January 31, 2017 at 7:03 pm #34606
With Judy’s mega help, I now have an intro video. As you can see from the end, though perfectly at ease teaching an auditorium full of students, I’m not exactly comfortable in front of the camera. Yes, I am working on it, practicing.January 31, 2017 at 7:37 pm #34625
Bradley MorrisMountain Guide@bradleytmorris
Wonderful to see you on camera Deborah. Thank you for introducing yourself to the community in this way.
I 100% would have been in your course when I was in my teens. Math was my nemesis in school. I was happy to get over the 50% mark. LOL
Excited for your course vision to come to life.February 2, 2017 at 12:21 pm #34662
Bobbie Jo Van Den PlasAdventurer@bobbiejo
YEAH DEBORAH!!!! This is awesome! It is so great to see you!!!!
I totally wish I had a teacher like you! I’m a total “math-wary it’s so scary” person. I have to say, after reading about your ideas for your course it made me want to learn it! I don’t need to learn calculus, but somehow reading about how you were explaining it in your theme idea made me want to learn and understand it. That shows a great teacher! You already have done great things and are going to do so much more! Thank you for being you! And doing this video intro to see you shine through!April 28, 2017 at 8:24 pm #39558
Feedback from your students is the best form of feedback, so I am glad you have listened to them and will take your passion to another level where you can help more students navigate their way through Mathematics. Having had lots of kids myself and seeing how some have really struggled while others have loved it, this course would be a great thing.
Looking forward to connecting on the journey up the mountain.
CathApril 29, 2017 at 7:34 pm #39702
If you ever become curious, I’m betting I could show you that you have “what it takes,” and that you had it all along. I’m betting I could teach you calculus.
I don’t have a magic formula or anything, or an innovative way of teaching math. It’s more to do with a student-teacher relationship that comes from mutual respect, where we listen to each other in order to communicate effectively. Teaching math effectively to the “math-wary” should have the recipe book format that too many teachers use. It’s about explaining the “why” before tackling the “how” in a way that makes sense to the audience, in a way that resonates with them. E.g. math is more about pattern recognition than anything else, and I’m not just talking about linear patterns (which some have an easier time recognizing than others). Anytime you solve a problem, whether you want to figure out how to bake (good) gluten-free bread, how to fix your car, or how to teach us how to produce a great e-course, you are working recognizing patterns, some linear, some not, most a combination of the two.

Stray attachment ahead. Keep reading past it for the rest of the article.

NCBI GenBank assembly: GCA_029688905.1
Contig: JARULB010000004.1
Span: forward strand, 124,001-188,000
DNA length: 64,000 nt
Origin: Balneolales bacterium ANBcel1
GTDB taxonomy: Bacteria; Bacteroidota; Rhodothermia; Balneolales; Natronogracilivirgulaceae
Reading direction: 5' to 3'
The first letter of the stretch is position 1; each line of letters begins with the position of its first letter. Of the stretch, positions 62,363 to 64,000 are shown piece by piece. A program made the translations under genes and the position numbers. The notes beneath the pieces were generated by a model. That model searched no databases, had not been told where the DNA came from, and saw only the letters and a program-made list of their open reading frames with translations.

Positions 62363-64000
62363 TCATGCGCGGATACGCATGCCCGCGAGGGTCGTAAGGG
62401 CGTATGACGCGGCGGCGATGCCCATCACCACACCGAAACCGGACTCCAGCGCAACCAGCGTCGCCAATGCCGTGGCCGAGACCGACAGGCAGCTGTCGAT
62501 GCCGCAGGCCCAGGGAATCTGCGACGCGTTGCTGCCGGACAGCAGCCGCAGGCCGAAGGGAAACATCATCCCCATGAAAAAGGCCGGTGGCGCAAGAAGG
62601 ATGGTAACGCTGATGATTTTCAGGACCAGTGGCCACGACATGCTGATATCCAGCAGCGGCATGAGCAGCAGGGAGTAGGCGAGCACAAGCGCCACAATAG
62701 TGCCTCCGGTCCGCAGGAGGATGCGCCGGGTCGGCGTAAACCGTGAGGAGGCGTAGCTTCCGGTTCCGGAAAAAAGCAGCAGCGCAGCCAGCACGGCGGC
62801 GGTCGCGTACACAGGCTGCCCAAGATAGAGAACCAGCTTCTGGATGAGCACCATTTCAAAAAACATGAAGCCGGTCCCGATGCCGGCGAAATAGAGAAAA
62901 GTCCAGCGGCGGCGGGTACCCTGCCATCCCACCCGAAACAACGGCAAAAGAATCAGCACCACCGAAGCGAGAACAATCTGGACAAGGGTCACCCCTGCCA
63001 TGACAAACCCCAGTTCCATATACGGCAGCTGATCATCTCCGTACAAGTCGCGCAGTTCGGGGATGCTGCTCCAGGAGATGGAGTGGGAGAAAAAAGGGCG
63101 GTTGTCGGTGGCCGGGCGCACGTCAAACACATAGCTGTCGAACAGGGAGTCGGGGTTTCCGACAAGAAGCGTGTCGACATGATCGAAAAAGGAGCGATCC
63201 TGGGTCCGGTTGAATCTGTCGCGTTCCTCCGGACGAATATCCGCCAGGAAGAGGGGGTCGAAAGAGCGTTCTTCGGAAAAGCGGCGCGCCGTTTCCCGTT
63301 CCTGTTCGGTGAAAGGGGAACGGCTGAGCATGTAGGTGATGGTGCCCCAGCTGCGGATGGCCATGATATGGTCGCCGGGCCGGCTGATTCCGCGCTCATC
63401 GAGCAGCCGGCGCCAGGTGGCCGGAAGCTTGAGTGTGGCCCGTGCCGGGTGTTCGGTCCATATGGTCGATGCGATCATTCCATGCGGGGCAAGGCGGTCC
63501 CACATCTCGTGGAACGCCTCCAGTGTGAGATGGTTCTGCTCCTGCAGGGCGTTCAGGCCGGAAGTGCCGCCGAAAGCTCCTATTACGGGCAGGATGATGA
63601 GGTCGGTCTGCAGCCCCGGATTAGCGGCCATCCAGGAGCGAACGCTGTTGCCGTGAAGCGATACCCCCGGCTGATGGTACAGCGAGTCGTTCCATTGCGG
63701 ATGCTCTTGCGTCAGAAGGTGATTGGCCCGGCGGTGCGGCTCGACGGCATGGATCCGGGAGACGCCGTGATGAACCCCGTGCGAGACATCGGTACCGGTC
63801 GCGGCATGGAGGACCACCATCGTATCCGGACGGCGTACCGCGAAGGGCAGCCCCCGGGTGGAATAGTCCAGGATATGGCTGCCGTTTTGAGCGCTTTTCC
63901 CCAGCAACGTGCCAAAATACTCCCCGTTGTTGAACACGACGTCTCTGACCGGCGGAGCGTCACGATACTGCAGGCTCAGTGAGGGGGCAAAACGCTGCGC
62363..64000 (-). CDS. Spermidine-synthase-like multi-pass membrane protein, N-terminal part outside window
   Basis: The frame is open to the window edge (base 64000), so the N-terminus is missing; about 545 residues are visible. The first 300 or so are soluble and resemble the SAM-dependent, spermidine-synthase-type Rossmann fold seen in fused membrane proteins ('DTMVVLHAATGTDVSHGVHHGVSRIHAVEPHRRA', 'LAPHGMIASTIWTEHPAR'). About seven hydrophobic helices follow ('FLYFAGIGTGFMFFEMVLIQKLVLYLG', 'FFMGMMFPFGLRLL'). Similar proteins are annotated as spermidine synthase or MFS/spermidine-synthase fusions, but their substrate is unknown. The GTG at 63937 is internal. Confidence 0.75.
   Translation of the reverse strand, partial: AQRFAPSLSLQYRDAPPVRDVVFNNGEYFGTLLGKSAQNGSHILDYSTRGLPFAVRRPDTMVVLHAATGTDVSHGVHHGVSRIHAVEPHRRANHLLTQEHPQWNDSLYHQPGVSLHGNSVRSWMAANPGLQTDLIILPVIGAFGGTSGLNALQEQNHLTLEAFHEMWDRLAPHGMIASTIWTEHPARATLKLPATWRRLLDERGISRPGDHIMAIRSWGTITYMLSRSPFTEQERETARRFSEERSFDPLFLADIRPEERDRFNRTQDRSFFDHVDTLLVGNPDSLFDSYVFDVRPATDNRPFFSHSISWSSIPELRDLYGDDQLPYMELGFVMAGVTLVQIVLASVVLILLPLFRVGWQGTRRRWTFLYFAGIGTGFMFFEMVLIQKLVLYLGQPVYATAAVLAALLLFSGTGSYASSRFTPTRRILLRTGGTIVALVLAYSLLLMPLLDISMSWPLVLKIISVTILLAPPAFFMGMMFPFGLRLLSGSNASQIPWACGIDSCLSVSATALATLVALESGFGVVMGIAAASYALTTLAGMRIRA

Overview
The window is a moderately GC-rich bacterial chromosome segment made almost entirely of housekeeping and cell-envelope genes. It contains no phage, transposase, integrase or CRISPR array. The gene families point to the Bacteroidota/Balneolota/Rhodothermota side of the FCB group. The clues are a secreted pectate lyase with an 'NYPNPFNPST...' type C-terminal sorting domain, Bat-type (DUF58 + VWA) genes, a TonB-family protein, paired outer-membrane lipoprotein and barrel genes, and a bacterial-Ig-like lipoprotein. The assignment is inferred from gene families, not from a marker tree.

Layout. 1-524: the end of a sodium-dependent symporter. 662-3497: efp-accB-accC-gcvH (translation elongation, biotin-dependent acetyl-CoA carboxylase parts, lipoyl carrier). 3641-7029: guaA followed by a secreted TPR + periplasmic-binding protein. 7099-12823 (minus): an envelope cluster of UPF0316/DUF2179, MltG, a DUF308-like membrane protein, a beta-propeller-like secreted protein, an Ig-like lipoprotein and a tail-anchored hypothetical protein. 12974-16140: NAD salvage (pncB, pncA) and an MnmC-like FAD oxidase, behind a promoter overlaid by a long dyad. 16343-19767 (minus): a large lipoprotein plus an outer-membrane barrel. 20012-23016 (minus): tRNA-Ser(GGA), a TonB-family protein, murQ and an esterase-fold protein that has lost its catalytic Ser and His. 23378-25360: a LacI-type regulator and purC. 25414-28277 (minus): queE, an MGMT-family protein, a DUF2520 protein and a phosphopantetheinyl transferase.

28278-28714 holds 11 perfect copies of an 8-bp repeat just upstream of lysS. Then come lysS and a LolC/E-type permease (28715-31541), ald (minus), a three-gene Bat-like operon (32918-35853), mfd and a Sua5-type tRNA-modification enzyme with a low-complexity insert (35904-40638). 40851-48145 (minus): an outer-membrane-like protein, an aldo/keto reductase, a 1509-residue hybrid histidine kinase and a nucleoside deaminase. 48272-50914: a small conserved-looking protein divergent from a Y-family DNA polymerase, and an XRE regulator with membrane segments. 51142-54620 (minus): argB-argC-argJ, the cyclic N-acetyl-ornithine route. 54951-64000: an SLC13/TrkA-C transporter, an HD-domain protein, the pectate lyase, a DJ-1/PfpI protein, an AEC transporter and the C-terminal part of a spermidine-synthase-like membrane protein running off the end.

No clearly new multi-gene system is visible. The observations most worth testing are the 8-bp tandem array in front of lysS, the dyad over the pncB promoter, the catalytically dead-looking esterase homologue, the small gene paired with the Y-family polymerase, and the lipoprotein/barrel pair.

Can you tell I’m passionate about this?
Enough. (For now.)
DebMay 2, 2017 at 6:44 am #39941
MoveThinkSmile (Adam & Elea)Adventurer@MoveThinkSmile
Math anxiety…Oh My….that was me in school and still is me!!! How cool to have a teacher really address this. And now diving into humanities, very cool. I ditto your sentiments on enjoying thinking different!
So interesting how video is such a different platform from speaking or teaching in front of a crowd. I just did my first FBlive last week and it was sooooo strange! But as we all know, it just takes a little practice and things fall into place.
We just completed our intro video last night, Move Think Smile, and we need some tips on camera work and keeping it in focus…lol….but hey we’re all learning AND it’s not about perfection, it’s about progress! See you on the journey, cheers ~ Eléa (&Adam)
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